New PINE Study Materials!

Learn more about current Chinese aging research! We have a new brochure available for download and distribution. Inside, it details the main findings of the PINE Study, the Chinese Health, Aging & Policy Program, and more! If you would like to learn more or become involved in the PINE Study or any of our related research, please click here .

Ongoing Study: PINE Study

PINE Study stands for Population Study of Chinese Elderly in Chicago. It is being done to understand psychological and social issues that affect the general well-being of Chicago Chinese population. More information please see our flyer .

New Study: Pine Family Study- Filial Piety and Caregiving

Finding out factors which influence the health and aging of Chinese older adults from the perspectives and experiences of adult children and examining culturally sensitive measures to improve their quality of life. To participate, please see our flyer.

The PINE Report

We are pleased to release The PINE Report – A comprehensive health and well-being assessment of Chicago Chinese older adults. To read the full report, please go to The PINE Report.

Focus Group Discussions: Chicago Chinese Health

Chinese community residents 21+ are invited to participate in Community Health Focus Group discussions with partner organizations in the greater Chicago areas. For more information please see our flyer.

Ongoing Focus Group Activities:Financial Resilience

Participate in a group about financial issues! For more information, please see our flyer.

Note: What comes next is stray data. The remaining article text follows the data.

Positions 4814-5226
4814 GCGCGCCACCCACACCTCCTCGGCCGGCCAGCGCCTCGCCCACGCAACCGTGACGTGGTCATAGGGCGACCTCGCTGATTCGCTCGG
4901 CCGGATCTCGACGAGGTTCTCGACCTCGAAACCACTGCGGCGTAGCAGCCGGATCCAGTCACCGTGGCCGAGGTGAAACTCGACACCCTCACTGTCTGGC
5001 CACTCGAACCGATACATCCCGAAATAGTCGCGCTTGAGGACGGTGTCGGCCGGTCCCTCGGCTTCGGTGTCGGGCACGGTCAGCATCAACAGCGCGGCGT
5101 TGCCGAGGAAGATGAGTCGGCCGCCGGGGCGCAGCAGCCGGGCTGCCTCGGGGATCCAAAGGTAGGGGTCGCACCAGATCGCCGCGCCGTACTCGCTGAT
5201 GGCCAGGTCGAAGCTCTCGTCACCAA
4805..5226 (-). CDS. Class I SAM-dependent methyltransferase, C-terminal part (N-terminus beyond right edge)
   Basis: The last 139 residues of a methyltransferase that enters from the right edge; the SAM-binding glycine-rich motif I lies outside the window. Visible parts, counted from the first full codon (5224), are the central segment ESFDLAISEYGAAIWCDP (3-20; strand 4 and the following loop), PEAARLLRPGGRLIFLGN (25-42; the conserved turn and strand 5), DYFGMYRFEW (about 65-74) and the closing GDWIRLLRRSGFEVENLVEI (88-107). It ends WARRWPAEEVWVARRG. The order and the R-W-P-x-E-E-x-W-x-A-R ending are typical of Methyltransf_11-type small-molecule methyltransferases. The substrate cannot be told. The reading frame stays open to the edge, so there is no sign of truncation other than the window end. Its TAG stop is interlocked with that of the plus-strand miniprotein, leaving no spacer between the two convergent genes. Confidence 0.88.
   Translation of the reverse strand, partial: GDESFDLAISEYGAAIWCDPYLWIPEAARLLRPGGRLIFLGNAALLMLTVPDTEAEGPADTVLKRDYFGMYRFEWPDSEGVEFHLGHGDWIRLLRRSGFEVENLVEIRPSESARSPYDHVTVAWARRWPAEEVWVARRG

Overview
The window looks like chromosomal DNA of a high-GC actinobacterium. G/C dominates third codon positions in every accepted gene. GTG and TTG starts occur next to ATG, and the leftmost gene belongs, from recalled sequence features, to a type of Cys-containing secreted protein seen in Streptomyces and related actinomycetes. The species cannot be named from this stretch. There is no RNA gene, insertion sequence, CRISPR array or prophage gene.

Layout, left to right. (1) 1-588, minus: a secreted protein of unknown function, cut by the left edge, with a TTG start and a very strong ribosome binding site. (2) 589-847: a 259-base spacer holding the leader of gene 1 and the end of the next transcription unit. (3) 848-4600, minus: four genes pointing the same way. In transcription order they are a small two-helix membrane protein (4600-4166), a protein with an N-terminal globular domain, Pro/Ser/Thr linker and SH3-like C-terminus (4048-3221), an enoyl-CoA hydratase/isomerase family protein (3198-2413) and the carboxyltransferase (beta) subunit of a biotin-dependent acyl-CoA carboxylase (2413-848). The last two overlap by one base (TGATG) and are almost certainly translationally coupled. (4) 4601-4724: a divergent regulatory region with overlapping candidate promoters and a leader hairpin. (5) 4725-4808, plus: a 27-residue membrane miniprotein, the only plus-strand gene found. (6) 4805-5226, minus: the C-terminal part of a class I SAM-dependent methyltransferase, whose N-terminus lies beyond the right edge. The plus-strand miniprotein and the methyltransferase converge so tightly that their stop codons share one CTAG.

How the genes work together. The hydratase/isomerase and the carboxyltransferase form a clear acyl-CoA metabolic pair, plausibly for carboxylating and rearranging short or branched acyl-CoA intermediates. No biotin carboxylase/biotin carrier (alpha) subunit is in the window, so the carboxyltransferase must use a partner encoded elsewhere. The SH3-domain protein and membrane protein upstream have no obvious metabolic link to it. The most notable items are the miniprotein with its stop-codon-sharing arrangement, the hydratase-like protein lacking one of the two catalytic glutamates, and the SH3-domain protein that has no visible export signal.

We aim to conduct over 3,000 in-home surveys with Chinese older adults and their key family members from the diverse Chinese communities. In addition, we will collect qualitative data in focus group settings to investigate the linguistic and cultural preferences as well as barriers pertaining to the research questions from the viewpoints of Chinese community residents.

The Piety Study aims to find out factors impacting the health and aging of Chinese older adults from the perspectives and experiences of adult children, examine culturally sensitive measures to improve the quality of life collectively, and to understand perspectives not only from seniors, but find out care giving barriers and challenges facing adult children.

The formation of the community-academic partnership allows us to develop appropriate research methodology in accordance with Chinese cultural context. We continue to strengthen research infrastructure through bi-directional community health seminars and data resource center between Rush and Chicago’s Chinatown community in a culturally appropriate way.